Japan-based Toshiba Energy System & Solutions Corporation (Toshiba ESS) made an announcement on Wednesday, according to which Toshiba and Iwatani Corporation have started a demonstration of a holistic supply chain of hydrogen for electricity generation.
Toshiba ESS constructed a 200 kW hydropower plant at the Shoro Dam in Shiranuka, near to Hokkaido’s pacific coast. The plant is used to power a hydrogen electrolysis facility, with a capacity of 35m³ of hydrogen per hour. The gas is then transported by Iwatani to Toshiba ESS hydrogen fuel cell systems located at dairy farms, an indoor swimming pool, and a welfare and health centre near the hydrogen generation facility. Additionally, a portion of the hydrogen will be delivered to Toyota’s Shibetsu proving ground for fuel cell vehicles.
Toshiba ESS cites Hokkaido’s abundant renewable energy resources, including wind, hydro and PV. Implicitly, the hydrogen supply chain could be powered by PV rather than hydro power.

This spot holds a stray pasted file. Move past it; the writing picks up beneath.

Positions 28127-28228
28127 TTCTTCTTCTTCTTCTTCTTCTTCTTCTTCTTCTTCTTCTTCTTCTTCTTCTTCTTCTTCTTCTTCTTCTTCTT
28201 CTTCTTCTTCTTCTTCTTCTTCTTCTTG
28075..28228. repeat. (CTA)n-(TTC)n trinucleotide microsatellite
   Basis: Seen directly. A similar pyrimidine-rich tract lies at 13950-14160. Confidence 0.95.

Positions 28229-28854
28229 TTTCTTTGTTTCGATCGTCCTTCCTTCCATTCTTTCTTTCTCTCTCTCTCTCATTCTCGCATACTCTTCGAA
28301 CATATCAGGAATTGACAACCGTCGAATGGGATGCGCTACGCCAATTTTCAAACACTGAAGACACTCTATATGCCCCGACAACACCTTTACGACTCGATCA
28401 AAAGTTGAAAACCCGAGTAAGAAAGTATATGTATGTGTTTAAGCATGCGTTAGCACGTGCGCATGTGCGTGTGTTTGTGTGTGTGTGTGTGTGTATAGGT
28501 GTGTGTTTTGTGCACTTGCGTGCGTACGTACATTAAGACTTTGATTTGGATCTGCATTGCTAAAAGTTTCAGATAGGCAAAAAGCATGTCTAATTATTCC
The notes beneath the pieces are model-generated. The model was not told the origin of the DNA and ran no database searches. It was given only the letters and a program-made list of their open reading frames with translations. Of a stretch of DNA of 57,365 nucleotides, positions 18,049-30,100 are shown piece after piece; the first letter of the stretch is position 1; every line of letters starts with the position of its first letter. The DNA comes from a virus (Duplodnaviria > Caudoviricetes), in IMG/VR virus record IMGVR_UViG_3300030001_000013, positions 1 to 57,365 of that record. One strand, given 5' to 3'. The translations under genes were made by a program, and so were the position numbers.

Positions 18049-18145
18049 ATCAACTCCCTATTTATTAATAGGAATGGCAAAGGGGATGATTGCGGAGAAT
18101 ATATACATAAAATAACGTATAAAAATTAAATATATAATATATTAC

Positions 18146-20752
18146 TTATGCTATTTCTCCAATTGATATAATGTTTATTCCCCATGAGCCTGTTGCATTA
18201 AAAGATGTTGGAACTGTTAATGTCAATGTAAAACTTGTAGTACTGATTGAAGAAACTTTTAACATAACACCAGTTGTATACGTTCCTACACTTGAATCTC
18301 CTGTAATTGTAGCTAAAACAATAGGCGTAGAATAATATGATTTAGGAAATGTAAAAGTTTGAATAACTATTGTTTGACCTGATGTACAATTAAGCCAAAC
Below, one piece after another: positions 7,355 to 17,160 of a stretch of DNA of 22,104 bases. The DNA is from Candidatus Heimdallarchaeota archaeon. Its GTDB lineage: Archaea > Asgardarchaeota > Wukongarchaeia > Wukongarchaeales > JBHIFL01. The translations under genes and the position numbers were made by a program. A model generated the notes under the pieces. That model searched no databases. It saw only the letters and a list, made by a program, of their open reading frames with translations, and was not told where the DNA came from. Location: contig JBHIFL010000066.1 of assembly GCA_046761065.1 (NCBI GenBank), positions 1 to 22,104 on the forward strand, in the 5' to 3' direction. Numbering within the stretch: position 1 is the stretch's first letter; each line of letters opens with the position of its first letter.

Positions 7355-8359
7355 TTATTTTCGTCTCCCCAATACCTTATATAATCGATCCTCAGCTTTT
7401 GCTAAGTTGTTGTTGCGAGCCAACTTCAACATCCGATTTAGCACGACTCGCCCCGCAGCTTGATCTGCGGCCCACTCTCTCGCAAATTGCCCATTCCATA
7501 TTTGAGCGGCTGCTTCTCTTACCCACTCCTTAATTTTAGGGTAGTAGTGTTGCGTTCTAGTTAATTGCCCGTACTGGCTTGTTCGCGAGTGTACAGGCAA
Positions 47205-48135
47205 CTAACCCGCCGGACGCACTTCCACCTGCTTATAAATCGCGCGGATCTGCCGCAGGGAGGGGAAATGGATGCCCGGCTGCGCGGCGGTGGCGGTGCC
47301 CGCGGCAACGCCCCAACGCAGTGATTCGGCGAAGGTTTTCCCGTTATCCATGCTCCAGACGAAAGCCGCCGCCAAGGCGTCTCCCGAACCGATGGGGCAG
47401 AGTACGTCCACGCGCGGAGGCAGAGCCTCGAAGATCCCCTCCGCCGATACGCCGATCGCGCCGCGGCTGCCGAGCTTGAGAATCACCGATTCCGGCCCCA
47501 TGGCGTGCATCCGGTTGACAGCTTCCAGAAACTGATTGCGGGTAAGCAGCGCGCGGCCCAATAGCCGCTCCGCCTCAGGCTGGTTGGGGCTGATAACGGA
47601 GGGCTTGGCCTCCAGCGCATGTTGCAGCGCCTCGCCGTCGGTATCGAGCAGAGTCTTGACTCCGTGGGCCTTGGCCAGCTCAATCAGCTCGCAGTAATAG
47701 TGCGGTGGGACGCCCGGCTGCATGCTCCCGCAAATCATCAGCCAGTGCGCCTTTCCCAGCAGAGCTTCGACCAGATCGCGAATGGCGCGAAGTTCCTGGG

With the increasing installations of renewable energy, energy storage, and therefore power to gas, have become a hot topic for everybody involved in the sector. Hydrogen, however has struggled to compete against lithium-ion batteries, as its efficiency for power conversion has been very low. The initial loss during the electrolysis is around 30%, with a further 5-10% lost during transport as a result of cooling and compression of the gas. Another half of the potential energy dissipates into heat, rather than electricity during its final conversion in the fuel cell.
This, coupled with the fact that average costs of hydrogen production reached €0.10/kWh rendered the technology not competitive with lithium-ion storage. But still a range of companies are clinging to the idea and continue the research. The Institution of Mechanical Engineers just recently urged the UK goverment to expand its efforts to promote power-to-gas, as they believe it could very well be a viable alternative to fossil fuels. While hydrogen can't compete with the prices of lithium-ion storage in storage facilities and EV's it can very well find applications in larger vessels and trains.
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